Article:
"Are there any new cars electric drive with petrol to charge the battery like the Vauxhall Ampera?"
Electric cars with petrol generators have been something of a rarity, with cars like the Vauxhall Ampera being one of the few examples. BMW also offered its i3 electric car with a range extending battery, but this car had been discontinued. However, Nissan have recently introduced e-POWER versions of its Qashqai and X-Trail which use this functionality, although it remains something of a niche option at present as most manufacturers focus their efforts on pure EVs.
Answered by David Ross

Discovered my 'new' car is not actually all that new - what should I do?

"My wife bought a new Vauxhall Ampera in 2014 from a main dealer. We knew the Ampera was at the end of the production line but nothing was said to indicate that it was not a new car. In the course of getting its several faults corrected I was told that my car was older than I thought. That prompted me to check the VIN which showed that ours was a 2013 car manufactured in August 2012. We believe it should have been a 2014 model year car, even if manufactured in 2013. The 2014 model year manual is readily available from the Vauxhall site and shows that one at least of the faulty mechanisms has been modified (the more major faults were with matters not treated in the manual, e.g. main motor bearing). We have raised the matter with the dealer who is 'looking in to it', but that has been going on since before Christmas. In your opinion, what sort of remedy would it be reasonable to expect?"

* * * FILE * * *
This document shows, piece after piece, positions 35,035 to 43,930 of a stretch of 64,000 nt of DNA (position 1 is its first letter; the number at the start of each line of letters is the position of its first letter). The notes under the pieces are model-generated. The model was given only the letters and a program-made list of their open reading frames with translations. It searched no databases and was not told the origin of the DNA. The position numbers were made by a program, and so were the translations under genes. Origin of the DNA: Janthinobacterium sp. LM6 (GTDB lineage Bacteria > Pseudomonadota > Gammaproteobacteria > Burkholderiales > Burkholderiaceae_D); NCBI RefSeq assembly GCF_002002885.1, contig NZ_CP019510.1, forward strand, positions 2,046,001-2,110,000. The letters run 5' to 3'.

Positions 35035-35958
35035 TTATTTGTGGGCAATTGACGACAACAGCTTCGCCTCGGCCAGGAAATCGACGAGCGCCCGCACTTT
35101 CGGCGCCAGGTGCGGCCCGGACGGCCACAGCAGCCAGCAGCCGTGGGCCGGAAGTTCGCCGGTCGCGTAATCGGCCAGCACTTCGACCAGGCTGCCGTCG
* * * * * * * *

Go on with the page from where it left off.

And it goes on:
This is something buyers of used Amperas need to look out for. Quite a lot of 2012 Amperas remained unsold and were sold off 'as new', presumably at considerable discounts in 2014. Obviously if you paid full list price for the car in October 2014, then you should be entitled to money back to compensate for the fact it was old stock.
Answered by Honest John

Real life fuel economy

"I have submitted the life-time petrol comsumption of our Ampera three times now (most recently, a few minutes ago), but it does not appear in your results (which are still showing only three submissions). Am I doing something wrong? After just over 8,500 miles in 10 months, the display shows a lifetime comsumption of 211 mpg. We put it on charge every night, and most daily journeys, in very hilly Devon counrtyside, are less than the average 40 mile battery range."
If you are putting in 211mpg then the system would reject that as too great a disparity from the average 76.1mpg because you are obviously running it mostly on plug-in electricity and will also be benefiting from regeneration on the downhill stretches of the hilly terrain. Plug-in hybrid use is different from average use because a lot of it is on power station electricity rather than internal combustion engine, but our system has to have checks and balances based on the way most people run a car and 99.99% of cars are still internal combustion.
Answered by Honest John

Discovered that my new car is actually two years old - what are my options?

"Earlier this year my partner and I both ordered what we thought were brand new Vauxhall Amperas for delivery in September (64 plate). When we got the cars home it became apparent that they were different. Mine didn't have a rear armrest, the display was different, the sat nav was an older version and the DAB didn't work. I was advised by my brother to check the VINs. It turns out that mine is a 2012 model and my partner's a 2013. The dealer has offered to update mine by fitting a new rear tunnel and armrest and seeing if he can get the DAB radio to work and driver display, but I feel that I should either get my money back or have a NEW car. What are my rights?"
You don't have any right to get the latest spec, especially if you are buying at a knockdown price which I suspect is the case here. However, the dealer should haver made you aware that the 'new' car you were buying was, in fact, two years old.
Answered by Honest John